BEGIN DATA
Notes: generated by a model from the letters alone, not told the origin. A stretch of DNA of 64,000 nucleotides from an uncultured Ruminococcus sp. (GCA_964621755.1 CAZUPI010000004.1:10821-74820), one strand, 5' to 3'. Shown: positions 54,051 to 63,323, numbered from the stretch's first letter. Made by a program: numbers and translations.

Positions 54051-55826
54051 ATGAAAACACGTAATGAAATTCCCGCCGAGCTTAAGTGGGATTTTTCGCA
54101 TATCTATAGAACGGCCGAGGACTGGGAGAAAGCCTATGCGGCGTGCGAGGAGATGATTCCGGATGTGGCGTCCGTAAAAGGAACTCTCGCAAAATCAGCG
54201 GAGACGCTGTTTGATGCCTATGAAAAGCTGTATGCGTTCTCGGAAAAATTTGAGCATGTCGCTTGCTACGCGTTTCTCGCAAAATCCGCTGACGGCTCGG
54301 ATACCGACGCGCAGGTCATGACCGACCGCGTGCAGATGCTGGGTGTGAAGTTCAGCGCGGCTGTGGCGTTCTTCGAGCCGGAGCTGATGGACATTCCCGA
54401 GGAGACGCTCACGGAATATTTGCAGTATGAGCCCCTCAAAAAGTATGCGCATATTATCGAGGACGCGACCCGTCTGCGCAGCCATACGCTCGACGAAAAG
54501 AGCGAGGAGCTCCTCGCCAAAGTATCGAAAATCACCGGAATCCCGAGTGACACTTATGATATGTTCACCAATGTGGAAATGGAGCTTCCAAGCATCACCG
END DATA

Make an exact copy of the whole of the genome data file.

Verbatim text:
Notes: generated by a model from the letters alone, not told the origin. A stretch of DNA of 64,000 nucleotides from an uncultured Ruminococcus sp. (GCA_964621755.1 CAZUPI010000004.1:10821-74820), one strand, 5' to 3'. Shown: positions 54,051 to 63,323, numbered from the stretch's first letter. Made by a program: numbers and translations.

Positions 54051-55826
54051 ATGAAAACACGTAATGAAATTCCCGCCGAGCTTAAGTGGGATTTTTCGCA
54101 TATCTATAGAACGGCCGAGGACTGGGAGAAAGCCTATGCGGCGTGCGAGGAGATGATTCCGGATGTGGCGTCCGTAAAAGGAACTCTCGCAAAATCAGCG
54201 GAGACGCTGTTTGATGCCTATGAAAAGCTGTATGCGTTCTCGGAAAAATTTGAGCATGTCGCTTGCTACGCGTTTCTCGCAAAATCCGCTGACGGCTCGG
54301 ATACCGACGCGCAGGTCATGACCGACCGCGTGCAGATGCTGGGTGTGAAGTTCAGCGCGGCTGTGGCGTTCTTCGAGCCGGAGCTGATGGACATTCCCGA
54401 GGAGACGCTCACGGAATATTTGCAGTATGAGCCCCTCAAAAAGTATGCGCATATTATCGAGGACGCGACCCGTCTGCGCAGCCATACGCTCGACGAAAAG
54501 AGCGAGGAGCTCCTCGCCAAAGTATCGAAAATCACCGGAATCCCGAGTGACACTTATGATATGTTCACCAATGTGGAAATGGAGCTTCCAAGCATCACCG